The Effects of Fluid Balance Disorders on Mortality in Patients Hospitalized for Acute Disease in the Internal Medicine Clinic

Link to article at PubMed

J Acute Med. 2021 Jun 1;11(2):49-62. doi: 10.6705/j.jacme.202106_11(2).0002.


BACKGORUND: Previous studies conducted on critical patients in intensive care units have shown that fluid balance disorder (FBD) increases mortality. The purpose of this study is to investigate the effect of FBD on mortality of patients hospitalized in internal medicine ward.

METHODS: The present study was designed as an observational study and follow-up period of the patients began in the first 8 hours of admission to the emergency room who had hypervolemia findings in physical examination were included in the fluid balance FB (+) group; those who had any of the dehydration findings were included in FB (-) group, those who had both hypervolemia and dehydration findings were included in FB (mix) group, and those with normal examination findings were included in FB (N) group.

RESULTS: A total of 303 patients, mean age of 66.4 ± 15.9 years, 54.5% male, were included in the study, which covered the period between May 1, 2019 and September 30, 2019. In-hospital, monthly and quarterly cumulative survival rates of the patients were respectively; 91.7 ± 2.7%, 89.2 ± 2.8%, 81.7 ± 3.5% in FB (N) group; 86.3 ± 5.2%, 82.2 ± 5.7%, and 57.8 ± 7.4% in FB (-) group; 70.9 ± 4.4%, 68.1 ±4.4%, and 54.9 ± 4.7% in FB (+) group; 57.6 ± 10.2%, 56.0 ± 9.9%, 44.0 ± 9.9% in FB (mix) group. It was determined that there was an approximately 3-fold increase in both monthly and quarterly mortality risks in those who had FBD compared to those who were not (HR: 3.077 and 3.031, respectively). It was shown with the multivariate Cox regression analyses that this risk increases independently from both preliminary diagnosis, concomitant diseases, vital disorders (30-day and 90-day AHR 2.541 and 2.517, respectively), and from the biochemical disorders (30-day and 90-day AHR 2.132 and 2.124, respectively).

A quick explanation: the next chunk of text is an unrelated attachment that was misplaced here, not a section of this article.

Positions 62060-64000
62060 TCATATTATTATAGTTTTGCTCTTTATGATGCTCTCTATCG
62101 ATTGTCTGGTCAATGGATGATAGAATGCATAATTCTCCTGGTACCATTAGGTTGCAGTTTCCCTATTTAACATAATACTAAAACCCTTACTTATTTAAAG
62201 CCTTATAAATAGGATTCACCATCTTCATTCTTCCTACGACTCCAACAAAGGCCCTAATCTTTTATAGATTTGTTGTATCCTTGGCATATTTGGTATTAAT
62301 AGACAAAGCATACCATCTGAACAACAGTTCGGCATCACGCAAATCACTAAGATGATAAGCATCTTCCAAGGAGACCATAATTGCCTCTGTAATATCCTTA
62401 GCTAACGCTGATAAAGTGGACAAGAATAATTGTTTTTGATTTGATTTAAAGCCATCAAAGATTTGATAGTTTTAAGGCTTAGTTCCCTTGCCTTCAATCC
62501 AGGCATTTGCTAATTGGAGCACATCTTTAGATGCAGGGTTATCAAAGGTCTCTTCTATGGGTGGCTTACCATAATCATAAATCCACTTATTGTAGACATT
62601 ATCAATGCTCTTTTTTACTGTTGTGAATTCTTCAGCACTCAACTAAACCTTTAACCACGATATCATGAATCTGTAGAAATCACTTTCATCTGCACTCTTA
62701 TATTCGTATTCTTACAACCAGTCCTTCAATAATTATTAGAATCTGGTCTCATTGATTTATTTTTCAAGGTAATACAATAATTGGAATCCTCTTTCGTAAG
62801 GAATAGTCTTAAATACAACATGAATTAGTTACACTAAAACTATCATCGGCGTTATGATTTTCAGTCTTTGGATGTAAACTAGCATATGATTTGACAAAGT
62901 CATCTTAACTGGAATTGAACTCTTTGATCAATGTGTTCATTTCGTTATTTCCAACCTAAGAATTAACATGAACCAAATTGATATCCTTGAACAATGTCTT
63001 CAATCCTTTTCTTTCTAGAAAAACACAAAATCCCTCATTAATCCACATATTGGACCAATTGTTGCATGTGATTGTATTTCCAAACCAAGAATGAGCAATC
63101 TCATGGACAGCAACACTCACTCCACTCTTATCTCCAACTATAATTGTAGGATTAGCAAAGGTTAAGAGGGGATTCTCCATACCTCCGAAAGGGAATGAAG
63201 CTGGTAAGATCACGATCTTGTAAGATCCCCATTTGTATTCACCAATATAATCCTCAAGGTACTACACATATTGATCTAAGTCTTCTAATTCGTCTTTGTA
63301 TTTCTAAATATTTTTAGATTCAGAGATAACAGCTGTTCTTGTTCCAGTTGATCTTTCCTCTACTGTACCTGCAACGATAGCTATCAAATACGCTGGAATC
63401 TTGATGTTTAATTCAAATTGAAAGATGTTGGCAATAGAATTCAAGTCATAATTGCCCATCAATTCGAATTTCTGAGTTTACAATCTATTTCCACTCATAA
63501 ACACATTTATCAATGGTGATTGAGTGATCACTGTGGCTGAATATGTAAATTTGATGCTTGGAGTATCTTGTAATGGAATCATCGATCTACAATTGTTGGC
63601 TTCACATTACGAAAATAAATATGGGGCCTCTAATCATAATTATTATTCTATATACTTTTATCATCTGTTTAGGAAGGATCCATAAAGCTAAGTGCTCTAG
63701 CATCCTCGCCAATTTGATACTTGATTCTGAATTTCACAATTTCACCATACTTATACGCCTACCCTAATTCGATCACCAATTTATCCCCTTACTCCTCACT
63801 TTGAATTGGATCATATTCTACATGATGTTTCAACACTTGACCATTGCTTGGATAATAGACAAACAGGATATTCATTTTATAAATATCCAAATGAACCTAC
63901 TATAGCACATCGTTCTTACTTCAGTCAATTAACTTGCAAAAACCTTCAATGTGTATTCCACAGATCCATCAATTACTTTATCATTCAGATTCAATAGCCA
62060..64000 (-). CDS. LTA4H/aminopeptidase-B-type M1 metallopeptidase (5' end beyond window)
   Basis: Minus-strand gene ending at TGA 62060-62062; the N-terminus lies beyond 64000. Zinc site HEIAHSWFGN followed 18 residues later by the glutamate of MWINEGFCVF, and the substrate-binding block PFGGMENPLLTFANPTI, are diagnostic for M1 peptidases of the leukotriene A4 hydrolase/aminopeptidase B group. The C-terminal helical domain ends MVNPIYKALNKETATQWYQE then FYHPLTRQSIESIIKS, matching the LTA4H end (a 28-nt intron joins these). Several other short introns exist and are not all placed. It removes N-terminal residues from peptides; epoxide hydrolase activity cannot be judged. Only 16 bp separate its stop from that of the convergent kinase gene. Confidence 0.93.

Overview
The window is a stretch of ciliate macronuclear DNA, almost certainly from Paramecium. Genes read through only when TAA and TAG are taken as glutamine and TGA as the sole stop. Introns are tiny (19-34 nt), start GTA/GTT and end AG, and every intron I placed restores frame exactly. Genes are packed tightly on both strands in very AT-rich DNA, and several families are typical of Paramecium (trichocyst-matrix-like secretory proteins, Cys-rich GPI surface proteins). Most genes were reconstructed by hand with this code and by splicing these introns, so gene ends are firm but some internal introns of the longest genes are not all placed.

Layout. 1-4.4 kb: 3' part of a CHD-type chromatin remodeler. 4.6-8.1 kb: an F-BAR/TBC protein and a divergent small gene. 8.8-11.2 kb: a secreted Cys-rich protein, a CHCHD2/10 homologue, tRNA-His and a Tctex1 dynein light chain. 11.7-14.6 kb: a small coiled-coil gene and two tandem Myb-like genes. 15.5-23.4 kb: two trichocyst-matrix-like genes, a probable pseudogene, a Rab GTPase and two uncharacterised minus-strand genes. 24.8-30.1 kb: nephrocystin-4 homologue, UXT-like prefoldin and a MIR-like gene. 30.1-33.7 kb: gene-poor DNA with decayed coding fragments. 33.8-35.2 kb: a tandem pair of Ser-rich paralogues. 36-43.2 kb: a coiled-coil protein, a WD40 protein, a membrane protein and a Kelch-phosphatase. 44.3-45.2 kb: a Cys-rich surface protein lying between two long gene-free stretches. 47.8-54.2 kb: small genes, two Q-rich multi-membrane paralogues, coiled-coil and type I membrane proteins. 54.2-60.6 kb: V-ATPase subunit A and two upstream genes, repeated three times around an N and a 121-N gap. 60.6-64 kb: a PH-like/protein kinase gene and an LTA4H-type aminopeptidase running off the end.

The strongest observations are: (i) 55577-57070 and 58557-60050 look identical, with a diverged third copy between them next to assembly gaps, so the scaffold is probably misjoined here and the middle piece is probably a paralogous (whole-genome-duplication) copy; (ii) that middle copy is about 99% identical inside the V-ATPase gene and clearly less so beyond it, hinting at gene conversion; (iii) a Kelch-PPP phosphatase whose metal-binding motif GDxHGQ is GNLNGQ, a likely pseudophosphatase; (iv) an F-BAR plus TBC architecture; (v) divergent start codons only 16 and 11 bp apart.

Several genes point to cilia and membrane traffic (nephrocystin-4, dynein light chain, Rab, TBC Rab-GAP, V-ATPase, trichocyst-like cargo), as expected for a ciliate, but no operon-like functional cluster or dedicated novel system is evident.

CONCLUSIONS: Our study is important in terms of emphasizing the value of physical examination which lost its popularity with the development of technology and many medical instruments, but still simple and cheap.

PMID:34295635 | PMC:PMC8238686 | DOI:10.6705/j.jacme.202106_11(2).0002

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